Growing up as a teenager in Perth, Western Australia, was a life resembling a dream for many people, including myself. It was a trouble and carefree lifestyle. Teenage years are always a tricky and a delicate time to individuals, however feeling like you can not fit into the society and group really affected me.

I was always bubbly and made friends easily, but I can recall there was always something inside me that had not settled, I could not fit in. I grew up in a small family that always taught me what it was to be a Kurd- the culture, religion and traditions played a major role in my life even abroad.

These aspects of my life inside the house influenced my life in the outside world. For a young child this became an internal struggle in my younger years.

After our decision of permanent return to Kurdistan, I recollect times of tears, sleepless nights and sadness that my future had been shattered. I look back today and laugh, despite the fact that I have left behind all the luxuries of a developed country, inside I am more content then I ever was in the many years I spent abroad. Why? I ask myself the same question. It maybe because I feel I am one of these people, everything I do I feel it is for the ‘greater good’ I study and I feel I am doing something for this nation, this is a feeling that I never had or thought about before.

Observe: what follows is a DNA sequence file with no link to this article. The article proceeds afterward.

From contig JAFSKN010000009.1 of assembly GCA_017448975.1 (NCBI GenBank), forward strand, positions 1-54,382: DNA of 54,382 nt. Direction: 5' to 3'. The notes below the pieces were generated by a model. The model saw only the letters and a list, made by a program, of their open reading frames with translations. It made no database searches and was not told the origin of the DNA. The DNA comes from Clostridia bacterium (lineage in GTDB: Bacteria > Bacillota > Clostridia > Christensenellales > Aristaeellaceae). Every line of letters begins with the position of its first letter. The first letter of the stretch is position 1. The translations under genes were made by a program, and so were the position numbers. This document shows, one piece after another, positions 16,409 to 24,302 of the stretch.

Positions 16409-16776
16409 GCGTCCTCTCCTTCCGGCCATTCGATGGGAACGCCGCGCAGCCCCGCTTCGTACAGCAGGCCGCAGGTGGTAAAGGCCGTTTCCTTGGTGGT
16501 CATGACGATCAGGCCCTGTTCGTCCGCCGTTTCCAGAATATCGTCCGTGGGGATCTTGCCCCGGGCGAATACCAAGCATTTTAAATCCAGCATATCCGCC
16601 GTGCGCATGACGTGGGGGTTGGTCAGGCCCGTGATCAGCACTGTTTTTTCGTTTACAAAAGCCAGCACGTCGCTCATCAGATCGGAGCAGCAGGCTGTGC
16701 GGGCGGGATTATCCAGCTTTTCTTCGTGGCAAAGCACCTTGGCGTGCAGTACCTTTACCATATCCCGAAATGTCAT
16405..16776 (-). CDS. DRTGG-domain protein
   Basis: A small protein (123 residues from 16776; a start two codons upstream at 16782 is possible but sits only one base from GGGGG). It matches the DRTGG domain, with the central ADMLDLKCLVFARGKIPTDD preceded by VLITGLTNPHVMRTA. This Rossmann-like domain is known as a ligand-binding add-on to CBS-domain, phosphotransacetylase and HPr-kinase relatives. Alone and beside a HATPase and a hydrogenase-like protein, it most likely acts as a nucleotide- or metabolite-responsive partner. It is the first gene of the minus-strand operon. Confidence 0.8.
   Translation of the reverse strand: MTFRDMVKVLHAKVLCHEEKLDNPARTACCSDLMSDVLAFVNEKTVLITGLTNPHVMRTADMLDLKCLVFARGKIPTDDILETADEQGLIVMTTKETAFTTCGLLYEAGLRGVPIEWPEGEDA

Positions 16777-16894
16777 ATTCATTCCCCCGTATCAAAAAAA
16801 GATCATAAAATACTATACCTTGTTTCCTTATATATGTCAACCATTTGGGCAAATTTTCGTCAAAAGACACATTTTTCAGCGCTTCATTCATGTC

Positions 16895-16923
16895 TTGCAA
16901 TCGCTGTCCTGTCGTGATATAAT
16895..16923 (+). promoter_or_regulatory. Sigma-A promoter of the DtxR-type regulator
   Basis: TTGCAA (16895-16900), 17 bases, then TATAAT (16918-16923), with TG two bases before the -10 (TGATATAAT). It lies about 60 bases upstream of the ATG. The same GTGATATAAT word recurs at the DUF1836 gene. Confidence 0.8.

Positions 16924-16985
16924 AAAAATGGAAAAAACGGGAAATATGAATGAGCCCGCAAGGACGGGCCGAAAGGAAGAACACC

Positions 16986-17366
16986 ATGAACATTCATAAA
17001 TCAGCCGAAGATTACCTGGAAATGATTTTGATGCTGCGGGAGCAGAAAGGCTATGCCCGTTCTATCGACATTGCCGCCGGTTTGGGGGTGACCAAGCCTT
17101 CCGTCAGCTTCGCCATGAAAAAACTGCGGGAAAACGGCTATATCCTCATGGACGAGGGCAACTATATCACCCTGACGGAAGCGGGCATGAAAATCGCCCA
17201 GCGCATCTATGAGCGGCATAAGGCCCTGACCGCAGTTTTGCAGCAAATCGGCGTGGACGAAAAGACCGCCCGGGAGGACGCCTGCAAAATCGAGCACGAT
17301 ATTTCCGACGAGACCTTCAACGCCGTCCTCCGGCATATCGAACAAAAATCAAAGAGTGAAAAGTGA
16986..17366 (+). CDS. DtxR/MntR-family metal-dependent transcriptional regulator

I have learned to realize the many things one takes for granted and have come to appreciate the many things life offers. I have left behind the idea of comparing ‘here’ and ‘there’ instead, I put side by side the idea of ‘here today’ and ‘here yesterday’. Everyday there is progress in the region, a new park, a new organization, a new project, a new building and the of course the endless new malls in Erbil. This is all development and progress that we do not realize as it is gradually happening in front of our eyes everyday.